After several hours of chaos, it seems as if there's been something of a rapprochement between leaders and Blue Dogs and the mark-up process will continue next week. But as today's developments should make abundantly clear, with tensions this high anything can change.

The House Energy and Commerce Committee has just released a district by district analysis for its members of the impacts of Democratic health care reform legislation. Here's what it says about the constituents of Mike Ross, the Blue Dog on the panel who's taken the lead in attacking the legislation.

Under the legislation, small businesses with 25 employees or less and average wages of less than $40,000 qualify for tax credits of up to 50% of the costs of providing health insurance. There are up to 12,500 small businesses in the district that could qualify for these credits....

Each year, 6,700 seniors in the district hit the donut hole and are forced to pay their full drug costs, despite having Part D drug coverage. The legislation would provide them with immediate relief, cutting brand name drug costs in the donut hole by 50%, and ultimately eliminate the donut hole.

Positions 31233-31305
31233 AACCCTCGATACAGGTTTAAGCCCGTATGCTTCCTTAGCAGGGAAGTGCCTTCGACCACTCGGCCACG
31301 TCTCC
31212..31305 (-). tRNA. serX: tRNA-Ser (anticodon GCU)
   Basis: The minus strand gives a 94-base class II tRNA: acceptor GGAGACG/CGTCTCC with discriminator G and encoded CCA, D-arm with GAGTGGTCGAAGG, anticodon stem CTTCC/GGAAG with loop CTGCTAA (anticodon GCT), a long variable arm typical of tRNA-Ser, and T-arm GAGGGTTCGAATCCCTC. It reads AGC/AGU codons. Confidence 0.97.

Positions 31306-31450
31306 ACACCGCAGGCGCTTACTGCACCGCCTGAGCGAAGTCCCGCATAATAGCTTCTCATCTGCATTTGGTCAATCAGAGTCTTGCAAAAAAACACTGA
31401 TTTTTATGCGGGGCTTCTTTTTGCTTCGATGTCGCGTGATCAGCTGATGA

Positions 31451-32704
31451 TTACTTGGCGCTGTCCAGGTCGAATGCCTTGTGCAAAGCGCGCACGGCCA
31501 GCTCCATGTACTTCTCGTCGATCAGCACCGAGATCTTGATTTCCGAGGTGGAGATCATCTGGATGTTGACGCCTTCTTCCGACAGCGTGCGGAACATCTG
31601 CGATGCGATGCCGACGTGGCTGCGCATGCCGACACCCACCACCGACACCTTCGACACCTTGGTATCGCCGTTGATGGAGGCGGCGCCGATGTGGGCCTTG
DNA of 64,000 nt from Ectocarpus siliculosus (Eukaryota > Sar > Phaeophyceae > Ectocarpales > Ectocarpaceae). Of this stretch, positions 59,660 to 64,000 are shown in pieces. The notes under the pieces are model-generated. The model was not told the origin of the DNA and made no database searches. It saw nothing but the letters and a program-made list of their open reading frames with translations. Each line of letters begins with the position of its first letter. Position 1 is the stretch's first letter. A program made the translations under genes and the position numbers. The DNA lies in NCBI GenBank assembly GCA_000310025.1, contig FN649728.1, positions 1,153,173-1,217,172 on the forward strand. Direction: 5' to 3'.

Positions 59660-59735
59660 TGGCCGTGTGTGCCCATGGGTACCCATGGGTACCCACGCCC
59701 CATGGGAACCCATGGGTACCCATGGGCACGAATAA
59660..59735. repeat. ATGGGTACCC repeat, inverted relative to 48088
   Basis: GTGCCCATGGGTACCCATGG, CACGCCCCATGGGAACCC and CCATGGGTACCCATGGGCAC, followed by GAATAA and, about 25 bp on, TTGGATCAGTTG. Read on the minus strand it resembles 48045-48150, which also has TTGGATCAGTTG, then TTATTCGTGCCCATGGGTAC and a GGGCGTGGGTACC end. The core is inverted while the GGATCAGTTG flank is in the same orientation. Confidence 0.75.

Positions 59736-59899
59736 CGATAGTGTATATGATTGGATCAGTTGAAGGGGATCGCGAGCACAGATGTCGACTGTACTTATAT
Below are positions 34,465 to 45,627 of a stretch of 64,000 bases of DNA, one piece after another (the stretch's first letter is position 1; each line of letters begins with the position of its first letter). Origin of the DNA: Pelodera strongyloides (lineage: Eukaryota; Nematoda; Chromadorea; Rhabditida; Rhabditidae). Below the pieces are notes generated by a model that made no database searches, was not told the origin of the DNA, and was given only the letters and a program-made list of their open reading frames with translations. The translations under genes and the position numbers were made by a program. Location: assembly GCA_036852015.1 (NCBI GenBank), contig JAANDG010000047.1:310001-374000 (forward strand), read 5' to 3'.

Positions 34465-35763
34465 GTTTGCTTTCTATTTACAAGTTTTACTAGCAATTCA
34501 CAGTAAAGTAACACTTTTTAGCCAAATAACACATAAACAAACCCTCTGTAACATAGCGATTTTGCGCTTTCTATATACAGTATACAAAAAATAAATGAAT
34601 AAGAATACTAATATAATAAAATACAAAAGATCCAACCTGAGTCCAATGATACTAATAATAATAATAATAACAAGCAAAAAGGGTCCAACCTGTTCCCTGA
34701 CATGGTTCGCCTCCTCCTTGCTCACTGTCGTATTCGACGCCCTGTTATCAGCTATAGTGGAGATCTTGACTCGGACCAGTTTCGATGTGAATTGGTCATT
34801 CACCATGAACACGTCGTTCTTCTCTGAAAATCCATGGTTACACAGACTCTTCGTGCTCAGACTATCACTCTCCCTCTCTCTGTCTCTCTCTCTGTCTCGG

There are 144,000 uninsured individuals in the district, 22% of the district. The Congressional Budget Office estimates that nationwide, 97% of all Americans will have insurance coverage when the bill takes effect. If this benchmark is reached in the district, 124,000 people who currently do not have health insurance will receive coverage.

You can read the report on Ross' district here, and the rest of the reports here.

Let's take a moment to examine a now-notorious arrest that occurred at a private home, and made headlines around the country -- no, not Henry Louis Gates, but the fundraiser for Democratic House candidate Francine Busby (CA-50), which was raided by the San Diego County Sheriff's Department several weeks ago.